Saturday, September 7, 2013

Movie Review: Riddick

What a divisive film Riddick is. On one hand it is much better than the misguided hot mess that was The Chronicles of Riddick, but on the other hand it is a horribly clunky 80’s style film and is still a far cry from the sleek thrills of Pitch Black.

You’ve got to hand it to director David Twohy – the only thing he has done in the past thirteen years is make Riddick films with Vin Diesel, so their dedication to the material deserves a hat tip. This is their Avatar. They’ve created a whole futuristic otherworldly universe, except with an antihero at the center. And they deserve even more praise because hardly anyone else in the world is making big budget hard R sci fi films, so the fact that Riddick is playing in theaters and is not terrible is a feat in itself.

The story picks up after the events of the second movie, but those who haven’t seen the previous film need not worry because of its sheer inconsequentiality. Riddick is now marooned on a planet full of creatures who want to eat him alive, and his only way out is to somehow activate a distress signal and get someone to pick him up. But seeing as he’s a wanted criminal a bunch of intergalactic bounty hunters descend upon his location to nab him and make some quick cash.

This is a plot that is incredibly reminiscent of the first film, and the movie seems almost like a reboot, which is where things start to tank. There is nothing else in the film apart from the singular danger of aliens emerging from the ground when it gets dark and the ship’s crew running around shooting things to deal with Riddick and get the hell out of there. This is a little frustrating because we’ve already seen this done in a much better fashion back in 2000, and that film even had the talented Radha Mitchell in the lead role.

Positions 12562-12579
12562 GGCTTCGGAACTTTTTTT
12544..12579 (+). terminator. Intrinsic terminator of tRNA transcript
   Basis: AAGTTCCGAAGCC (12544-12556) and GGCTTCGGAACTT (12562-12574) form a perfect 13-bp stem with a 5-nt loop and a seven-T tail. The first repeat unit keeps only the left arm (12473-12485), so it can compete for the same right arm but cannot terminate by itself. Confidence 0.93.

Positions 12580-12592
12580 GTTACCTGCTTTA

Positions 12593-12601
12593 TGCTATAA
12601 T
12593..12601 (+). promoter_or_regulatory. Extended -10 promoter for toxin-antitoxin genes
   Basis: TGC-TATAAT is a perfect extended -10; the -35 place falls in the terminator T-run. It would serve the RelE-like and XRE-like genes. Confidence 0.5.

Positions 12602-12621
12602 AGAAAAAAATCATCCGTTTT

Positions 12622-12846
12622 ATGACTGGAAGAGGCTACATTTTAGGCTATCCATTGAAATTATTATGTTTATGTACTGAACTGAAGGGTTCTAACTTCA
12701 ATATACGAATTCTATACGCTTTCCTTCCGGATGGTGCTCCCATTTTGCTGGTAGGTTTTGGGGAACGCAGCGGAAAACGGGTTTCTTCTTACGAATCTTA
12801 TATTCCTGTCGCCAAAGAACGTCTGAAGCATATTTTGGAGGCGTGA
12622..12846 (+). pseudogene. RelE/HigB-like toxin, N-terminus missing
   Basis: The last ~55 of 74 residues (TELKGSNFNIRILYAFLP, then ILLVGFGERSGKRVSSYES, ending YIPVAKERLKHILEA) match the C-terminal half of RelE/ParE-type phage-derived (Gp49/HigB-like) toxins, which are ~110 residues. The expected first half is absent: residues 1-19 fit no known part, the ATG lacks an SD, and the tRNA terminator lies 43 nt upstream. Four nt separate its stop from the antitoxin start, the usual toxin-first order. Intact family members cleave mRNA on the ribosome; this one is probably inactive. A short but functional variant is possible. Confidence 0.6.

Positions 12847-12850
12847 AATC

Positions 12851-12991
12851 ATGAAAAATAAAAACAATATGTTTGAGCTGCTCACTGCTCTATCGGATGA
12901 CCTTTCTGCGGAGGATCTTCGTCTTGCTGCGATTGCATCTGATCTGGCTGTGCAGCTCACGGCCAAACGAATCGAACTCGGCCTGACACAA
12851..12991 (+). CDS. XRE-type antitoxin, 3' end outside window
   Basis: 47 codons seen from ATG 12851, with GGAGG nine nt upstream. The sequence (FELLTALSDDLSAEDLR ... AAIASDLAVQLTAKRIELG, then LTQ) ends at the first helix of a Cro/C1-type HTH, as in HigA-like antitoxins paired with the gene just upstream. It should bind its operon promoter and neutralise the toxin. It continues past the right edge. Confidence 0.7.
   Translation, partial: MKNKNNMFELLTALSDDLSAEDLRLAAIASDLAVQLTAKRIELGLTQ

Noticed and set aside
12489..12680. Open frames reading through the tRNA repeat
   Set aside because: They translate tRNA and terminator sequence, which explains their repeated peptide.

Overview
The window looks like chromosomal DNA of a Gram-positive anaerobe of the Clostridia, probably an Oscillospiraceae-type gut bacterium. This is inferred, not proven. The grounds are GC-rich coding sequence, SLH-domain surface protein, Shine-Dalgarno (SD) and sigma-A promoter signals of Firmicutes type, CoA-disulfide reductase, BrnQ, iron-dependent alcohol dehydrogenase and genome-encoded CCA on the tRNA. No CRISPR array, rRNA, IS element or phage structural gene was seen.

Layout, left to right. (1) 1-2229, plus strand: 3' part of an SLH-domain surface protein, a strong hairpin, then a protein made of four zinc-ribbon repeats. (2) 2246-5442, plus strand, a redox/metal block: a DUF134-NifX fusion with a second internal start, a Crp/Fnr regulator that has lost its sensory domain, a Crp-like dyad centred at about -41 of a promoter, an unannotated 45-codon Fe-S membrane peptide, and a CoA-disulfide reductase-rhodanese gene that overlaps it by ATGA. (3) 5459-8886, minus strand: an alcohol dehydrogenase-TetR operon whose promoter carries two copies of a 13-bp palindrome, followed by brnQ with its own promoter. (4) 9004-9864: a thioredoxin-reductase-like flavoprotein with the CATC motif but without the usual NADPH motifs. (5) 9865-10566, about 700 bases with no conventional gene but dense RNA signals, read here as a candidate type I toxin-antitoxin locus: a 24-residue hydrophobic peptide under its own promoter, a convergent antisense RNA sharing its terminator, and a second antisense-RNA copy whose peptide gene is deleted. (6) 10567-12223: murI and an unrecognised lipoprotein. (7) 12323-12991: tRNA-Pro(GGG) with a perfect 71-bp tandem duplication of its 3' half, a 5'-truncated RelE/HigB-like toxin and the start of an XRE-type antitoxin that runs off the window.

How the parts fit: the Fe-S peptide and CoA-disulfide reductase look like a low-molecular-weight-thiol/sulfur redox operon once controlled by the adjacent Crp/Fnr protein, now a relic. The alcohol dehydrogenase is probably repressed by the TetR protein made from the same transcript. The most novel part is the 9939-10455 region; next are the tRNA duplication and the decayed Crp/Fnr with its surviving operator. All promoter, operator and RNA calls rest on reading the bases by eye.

What is really bizarre is the constant, blatant misogyny in this film – the lone female character played by Battlestar Galactica’s Katee Sackoff is a standard issue ‘hot’ soldier from 80’s Hollywood who is hit on by nearly everyone in the film in various disgusting ways. Why are there rape innuendos in a film where Vin Diesel has to kick alien ass? The woman even develops feelings for Riddick just because he is a hunky dude with fine ass ‘ceps. Does not compute.

Riddick works when it isn’t trying to be like the first film or isn’t dabbling in misogyny. The action is fun, and the raw gritty hard science fiction aspect of it is a nice change from flimsy fare like Oblivion. The creatures though limited in variety are quite imaginative, and there’s even an alien dog to give Riddick company. But that’s about it. 

(First published in MiD Day)

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